# [newbie] copying identical list for a function argument

Steven D'Aprano steve+comp.lang.python at pearwood.info
Mon Feb 3 23:19:39 CET 2014

```On Mon, 03 Feb 2014 13:36:24 -0800, Jean Dupont wrote:

> I have a list like this:
> [1,2,3]
>
> The argument of my function should be a repeated version e.g.
> [1,2,3],[1,2,3],[1,2,3],[1,2,3] (could be a different number of times
> repeated also)
>
> what is the prefered method to realize this in Python?

I don't really understand your question. It could mean any of various
things, so I'm going to try to guess what you mean. If my guesses are
wrong, please ask again, giving more detail, and possibly an example of
what you want to do and the result you expect.

I think you mean that you have some function that needs to take (say)
five arguments, and you want to avoid writing:

result = function([1, 2, 3], [1, 2, 3], [1, 2, 3], [1, 23], [1, 2, 3])

because it's too easy to make a mistake (as I did, deliberately, above --
can you see it?).

If my guess is correct, try this:

mylist = [1, 2, 3]
result = function(mylist, mylist, mylist, mylist, mylist)

That's perfectly reasonable for two or three arguments, but not so much
for five. Instead, here's a trick: first we make five identical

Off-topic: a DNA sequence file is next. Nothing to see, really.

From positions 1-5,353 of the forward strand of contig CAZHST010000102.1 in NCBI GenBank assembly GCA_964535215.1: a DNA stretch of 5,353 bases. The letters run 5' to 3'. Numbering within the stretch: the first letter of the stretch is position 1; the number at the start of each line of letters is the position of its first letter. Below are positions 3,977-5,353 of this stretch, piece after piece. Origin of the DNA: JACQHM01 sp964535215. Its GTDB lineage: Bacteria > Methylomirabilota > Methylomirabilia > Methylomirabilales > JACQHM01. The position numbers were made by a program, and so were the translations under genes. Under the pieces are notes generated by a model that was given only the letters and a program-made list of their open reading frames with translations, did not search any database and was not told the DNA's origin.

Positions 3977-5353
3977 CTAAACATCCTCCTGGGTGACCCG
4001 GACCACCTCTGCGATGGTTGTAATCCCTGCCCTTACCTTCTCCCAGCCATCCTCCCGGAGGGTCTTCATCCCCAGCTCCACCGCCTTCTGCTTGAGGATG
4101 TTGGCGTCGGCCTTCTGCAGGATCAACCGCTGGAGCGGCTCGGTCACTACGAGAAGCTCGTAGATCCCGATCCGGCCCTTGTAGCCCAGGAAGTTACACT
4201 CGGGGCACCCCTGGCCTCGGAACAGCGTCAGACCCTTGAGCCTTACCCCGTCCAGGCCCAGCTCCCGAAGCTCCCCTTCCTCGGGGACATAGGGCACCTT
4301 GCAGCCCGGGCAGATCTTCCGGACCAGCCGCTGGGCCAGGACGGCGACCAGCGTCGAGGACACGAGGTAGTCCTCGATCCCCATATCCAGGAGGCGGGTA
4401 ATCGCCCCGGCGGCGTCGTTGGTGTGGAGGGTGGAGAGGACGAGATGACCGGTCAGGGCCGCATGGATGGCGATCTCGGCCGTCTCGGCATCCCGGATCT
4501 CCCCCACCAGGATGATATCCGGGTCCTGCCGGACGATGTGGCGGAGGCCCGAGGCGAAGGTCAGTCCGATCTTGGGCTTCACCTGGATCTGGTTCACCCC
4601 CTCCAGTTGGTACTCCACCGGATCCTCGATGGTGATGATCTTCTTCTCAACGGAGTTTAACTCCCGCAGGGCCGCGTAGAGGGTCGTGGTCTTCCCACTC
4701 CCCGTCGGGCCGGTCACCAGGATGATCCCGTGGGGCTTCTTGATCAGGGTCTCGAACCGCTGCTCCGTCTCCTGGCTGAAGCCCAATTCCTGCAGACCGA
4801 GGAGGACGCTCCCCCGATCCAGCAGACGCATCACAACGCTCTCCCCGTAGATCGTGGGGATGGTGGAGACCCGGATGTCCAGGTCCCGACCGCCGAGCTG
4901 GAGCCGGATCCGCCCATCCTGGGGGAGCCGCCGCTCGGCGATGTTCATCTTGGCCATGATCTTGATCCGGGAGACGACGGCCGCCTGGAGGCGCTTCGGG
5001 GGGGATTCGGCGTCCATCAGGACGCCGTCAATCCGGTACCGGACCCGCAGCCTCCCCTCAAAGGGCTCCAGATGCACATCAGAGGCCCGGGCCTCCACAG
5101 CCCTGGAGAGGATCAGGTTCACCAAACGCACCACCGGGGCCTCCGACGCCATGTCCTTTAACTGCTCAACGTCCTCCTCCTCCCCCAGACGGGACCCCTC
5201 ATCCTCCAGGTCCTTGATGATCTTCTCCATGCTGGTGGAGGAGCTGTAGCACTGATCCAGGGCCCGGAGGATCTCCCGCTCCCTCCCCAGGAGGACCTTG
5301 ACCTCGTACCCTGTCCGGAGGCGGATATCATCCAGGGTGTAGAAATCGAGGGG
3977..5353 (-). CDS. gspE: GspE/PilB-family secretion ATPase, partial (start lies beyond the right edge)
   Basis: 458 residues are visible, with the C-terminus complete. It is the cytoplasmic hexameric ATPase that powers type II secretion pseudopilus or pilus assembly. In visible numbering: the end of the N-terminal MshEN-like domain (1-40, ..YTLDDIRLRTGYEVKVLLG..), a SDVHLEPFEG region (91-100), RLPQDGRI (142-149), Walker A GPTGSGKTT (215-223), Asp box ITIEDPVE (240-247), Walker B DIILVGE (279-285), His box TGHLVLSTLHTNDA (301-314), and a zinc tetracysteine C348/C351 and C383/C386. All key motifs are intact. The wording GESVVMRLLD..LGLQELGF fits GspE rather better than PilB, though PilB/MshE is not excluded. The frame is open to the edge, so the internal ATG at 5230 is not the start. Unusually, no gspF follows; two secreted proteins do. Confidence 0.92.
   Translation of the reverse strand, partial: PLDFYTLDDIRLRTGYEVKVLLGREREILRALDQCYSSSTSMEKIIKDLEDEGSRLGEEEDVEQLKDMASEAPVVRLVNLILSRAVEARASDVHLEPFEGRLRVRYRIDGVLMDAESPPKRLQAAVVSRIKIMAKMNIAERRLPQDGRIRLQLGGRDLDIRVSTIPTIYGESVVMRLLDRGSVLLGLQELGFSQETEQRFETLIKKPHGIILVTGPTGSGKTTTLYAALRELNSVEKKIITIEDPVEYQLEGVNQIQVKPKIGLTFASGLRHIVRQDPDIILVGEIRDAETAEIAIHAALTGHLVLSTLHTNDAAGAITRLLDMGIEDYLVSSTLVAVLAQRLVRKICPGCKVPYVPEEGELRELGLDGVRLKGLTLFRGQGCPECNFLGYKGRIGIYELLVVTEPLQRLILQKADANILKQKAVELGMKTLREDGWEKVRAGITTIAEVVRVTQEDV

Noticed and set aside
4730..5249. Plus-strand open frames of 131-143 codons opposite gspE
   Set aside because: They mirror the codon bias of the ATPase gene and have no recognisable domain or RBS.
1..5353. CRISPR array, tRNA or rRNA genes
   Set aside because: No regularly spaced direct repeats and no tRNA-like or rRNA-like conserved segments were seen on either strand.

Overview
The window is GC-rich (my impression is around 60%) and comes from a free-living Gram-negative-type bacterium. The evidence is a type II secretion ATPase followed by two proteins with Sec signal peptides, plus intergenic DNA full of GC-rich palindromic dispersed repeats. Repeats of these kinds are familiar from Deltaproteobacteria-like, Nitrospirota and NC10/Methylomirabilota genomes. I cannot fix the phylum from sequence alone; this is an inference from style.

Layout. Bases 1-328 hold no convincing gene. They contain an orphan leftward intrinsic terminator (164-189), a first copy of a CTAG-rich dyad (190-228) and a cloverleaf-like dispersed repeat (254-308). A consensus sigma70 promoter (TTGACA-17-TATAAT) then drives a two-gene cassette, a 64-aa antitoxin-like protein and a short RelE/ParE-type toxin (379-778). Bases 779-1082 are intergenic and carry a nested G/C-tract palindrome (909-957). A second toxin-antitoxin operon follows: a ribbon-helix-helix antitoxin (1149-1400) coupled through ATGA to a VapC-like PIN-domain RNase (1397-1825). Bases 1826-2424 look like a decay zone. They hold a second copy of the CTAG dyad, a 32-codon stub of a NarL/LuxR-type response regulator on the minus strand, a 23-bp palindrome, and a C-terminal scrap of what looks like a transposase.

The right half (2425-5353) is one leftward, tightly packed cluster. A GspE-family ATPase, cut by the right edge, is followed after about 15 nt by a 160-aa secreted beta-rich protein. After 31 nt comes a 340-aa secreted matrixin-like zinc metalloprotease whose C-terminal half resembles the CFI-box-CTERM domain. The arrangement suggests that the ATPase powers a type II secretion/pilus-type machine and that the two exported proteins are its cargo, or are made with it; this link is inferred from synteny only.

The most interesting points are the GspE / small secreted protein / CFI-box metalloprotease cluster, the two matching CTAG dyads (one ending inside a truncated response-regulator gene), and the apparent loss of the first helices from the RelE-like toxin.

references to the same list:

[mylist]*5  # same as [mylist, mylist, mylist, mylist, mylist]

then expand them as arguments to the function:

mylist = [1, 2, 3]
list_of_lists = [mylist]*5
result = function(*list_of_lists)

(The * operator means multiplication when used between two arguments, and
inside a function call a leading * also does argument expansion.)

But wait... there's something slightly weird here. Even though there are
five distinct references to mylist, they're all the same list! Change
one, change all. This may be what you want, or it may be a problem. Hard

Think about references as being a little bit like names. A *single*
person could be known as "son", "Dad", "Mr Obama", "Barack", "Mr
President", "POTUS", and more. In this case, we have a single list, [1,
2, 3], which is known by six references: the name "mylist", and five
additional references list_of_lists index 0, list_of_lists index 1, and
so on up to list_of_lists index 4.

We can prove that they all refer to the same list by running a bit of
code in the interactive interpreter:

py> mylist = [1, 2, 3]
py> list_of_lists = [mylist]*5
py> list_of_lists
[[1, 2, 3], [1, 2, 3], [1, 2, 3], [1, 2, 3], [1, 2, 3]]
py> mylist.append(99)
py> list_of_lists
[[1, 2, 3, 99], [1, 2, 3, 99], [1, 2, 3, 99], [1, 2, 3, 99], [1, 2, 3,
99]]

So rather than having five references to the same, identical, list, you
might want five *copies*. You can copy a list using slicing:

mylist = [1, 2, 3]
copy = mylist[:]

Instead of using list multiplication to repeat five identical lists, we
make five copies using a list comprehension:

list_of_lists = [mylist[:] for i in range(5)]

then expand it in the function call as before:

result = function(*list_of_lists)

Hope this helps,

--
Steven

```